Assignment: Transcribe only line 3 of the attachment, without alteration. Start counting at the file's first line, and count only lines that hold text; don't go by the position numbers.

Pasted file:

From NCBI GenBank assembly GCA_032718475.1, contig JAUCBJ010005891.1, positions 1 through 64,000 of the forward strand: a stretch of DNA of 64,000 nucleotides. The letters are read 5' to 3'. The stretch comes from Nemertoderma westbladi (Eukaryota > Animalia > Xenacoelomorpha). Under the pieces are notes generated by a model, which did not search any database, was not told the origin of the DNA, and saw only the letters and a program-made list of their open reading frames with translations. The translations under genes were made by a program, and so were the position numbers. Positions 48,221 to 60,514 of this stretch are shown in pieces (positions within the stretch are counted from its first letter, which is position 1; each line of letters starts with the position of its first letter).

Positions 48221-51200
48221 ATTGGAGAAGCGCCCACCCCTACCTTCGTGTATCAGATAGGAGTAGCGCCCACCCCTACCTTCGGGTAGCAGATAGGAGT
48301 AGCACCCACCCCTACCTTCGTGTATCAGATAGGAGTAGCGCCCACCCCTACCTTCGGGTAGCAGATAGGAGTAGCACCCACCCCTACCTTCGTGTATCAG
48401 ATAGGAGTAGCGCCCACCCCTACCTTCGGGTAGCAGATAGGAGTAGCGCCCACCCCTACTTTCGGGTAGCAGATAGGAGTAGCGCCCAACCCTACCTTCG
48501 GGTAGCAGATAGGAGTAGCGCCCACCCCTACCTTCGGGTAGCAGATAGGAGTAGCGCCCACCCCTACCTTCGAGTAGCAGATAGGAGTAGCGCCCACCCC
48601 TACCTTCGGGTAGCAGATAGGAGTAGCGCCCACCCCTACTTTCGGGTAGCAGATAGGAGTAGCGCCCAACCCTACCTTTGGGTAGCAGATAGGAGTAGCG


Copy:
48221 ATTGGAGAAGCGCCCACCCCTACCTTCGTGTATCAGATAGGAGTAGCGCCCACCCCTACCTTCGGGTAGCAGATAGGAGT